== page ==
The percentage of online sales made via mobile phone in 2017 was about 36%, representing a 7% decline from 2016, even though e-commerce in general increased about 14% from 2016 to 2017, according to new data from Forrester Research.
The data also showed that about 16% of U.S. online adults with mobile phones bought physical goods via mobile at least weekly in 2017, but that figure was down from 21% in 2016.
In addition, about 82% of U.S. online adults admit to going online via their laptops or desktops on a daily basis, much higher than the 65% who said they go online daily through their mobile phones. Another 11% of U.S. online adults said they did not even own a mobile phone, up from about 5% in 2016.
So, were we wrong about this whole mobile shopping thing? Just about every bit of research and prognostication on this subject, from mobile shopping surveys to holiday season shopping data, has told us that shopping is increasingly going mobile and that an ever-growing percentage of online shopping is happening via mobile phones.
But Forrester’s numbers don’t necessarily mean that mobile shopping is facing any sort of dead end. What they might be showing us is that consumers are not having positive enough mobile shopping experiences to keep them coming back via mobile to shopping apps and websites. For some who have tried, buying online through desktop and non-mobile phone devices, and from non-mobile websites, simply has been the easier, more effective way to shop online.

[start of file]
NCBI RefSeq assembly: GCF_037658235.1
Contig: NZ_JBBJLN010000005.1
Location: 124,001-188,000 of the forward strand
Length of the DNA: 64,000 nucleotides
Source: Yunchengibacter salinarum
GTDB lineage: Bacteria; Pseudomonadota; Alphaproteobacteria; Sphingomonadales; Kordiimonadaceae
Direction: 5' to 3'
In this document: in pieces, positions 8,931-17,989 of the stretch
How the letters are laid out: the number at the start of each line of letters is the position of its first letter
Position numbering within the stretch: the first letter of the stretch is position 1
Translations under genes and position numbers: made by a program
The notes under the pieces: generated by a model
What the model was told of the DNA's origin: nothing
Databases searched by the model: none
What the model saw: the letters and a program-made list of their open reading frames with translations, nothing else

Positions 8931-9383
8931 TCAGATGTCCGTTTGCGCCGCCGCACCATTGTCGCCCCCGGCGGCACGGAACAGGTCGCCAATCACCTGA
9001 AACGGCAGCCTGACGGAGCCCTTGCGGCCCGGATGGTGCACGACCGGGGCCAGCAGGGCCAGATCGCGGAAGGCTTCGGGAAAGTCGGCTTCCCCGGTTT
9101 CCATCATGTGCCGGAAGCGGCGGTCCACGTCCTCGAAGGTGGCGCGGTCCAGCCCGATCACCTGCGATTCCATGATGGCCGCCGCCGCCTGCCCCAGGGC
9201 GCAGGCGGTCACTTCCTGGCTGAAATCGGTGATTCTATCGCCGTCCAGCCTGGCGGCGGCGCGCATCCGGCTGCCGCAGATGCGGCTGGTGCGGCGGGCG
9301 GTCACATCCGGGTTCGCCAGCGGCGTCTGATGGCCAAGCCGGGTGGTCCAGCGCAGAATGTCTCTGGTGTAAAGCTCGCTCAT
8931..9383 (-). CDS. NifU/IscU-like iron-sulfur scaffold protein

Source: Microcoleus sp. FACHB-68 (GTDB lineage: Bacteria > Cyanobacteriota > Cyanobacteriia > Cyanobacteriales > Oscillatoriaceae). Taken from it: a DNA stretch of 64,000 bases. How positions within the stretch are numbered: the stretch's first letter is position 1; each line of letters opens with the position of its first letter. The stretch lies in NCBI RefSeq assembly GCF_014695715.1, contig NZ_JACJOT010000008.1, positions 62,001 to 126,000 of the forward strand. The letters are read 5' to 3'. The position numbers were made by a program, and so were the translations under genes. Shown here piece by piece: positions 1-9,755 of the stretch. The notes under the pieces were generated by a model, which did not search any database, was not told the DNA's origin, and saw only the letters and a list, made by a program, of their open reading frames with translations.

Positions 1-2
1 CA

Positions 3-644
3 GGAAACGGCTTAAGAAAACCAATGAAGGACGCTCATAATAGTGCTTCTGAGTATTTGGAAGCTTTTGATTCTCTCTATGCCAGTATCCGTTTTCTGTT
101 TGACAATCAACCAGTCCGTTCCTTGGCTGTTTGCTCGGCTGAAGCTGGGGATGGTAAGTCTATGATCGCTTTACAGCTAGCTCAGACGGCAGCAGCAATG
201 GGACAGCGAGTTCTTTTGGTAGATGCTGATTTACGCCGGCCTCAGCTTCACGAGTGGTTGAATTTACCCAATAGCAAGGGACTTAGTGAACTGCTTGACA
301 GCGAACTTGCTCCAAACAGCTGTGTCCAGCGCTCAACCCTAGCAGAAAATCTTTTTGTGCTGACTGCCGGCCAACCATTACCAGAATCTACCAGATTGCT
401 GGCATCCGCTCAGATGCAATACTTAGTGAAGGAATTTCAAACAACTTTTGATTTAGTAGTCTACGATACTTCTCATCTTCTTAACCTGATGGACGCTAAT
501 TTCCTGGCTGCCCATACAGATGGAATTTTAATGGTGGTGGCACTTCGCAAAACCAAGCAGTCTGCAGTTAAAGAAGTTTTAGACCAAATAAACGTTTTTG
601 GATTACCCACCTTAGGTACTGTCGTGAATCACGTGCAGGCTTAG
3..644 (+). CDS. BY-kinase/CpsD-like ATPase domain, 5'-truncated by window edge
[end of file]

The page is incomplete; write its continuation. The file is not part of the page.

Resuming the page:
Forrester hinted at as much, saying that the sector is unlikely ever to see mobile shopping sales represent more than 20% of the total U.S. retail market — a market expected to be worth more than $3.6 trillion in 2018 — without a greater effort by retailers to evolve and change aspects of their mobile shopping experiences.
For example, Forrester suggested that increased adoption of mobile payments by both retailers and shoppers could help. Retailers only control one half of that equation, but they could influence shopper adoption of mobile payment apps by accepting more forms of mobile payment and working more closely with mobile payment enablers to promote the ease of shopping and paying via mobile.
Retailers also have started embrace new mobile features, like augmented reality, that can potentially create a richer, more interesting mobile shopping experience for consumers. However, Forrester's data suggests they might want to put more effort into making mobile shopping fast, easy and reliable, something it seems they still haven't mastered.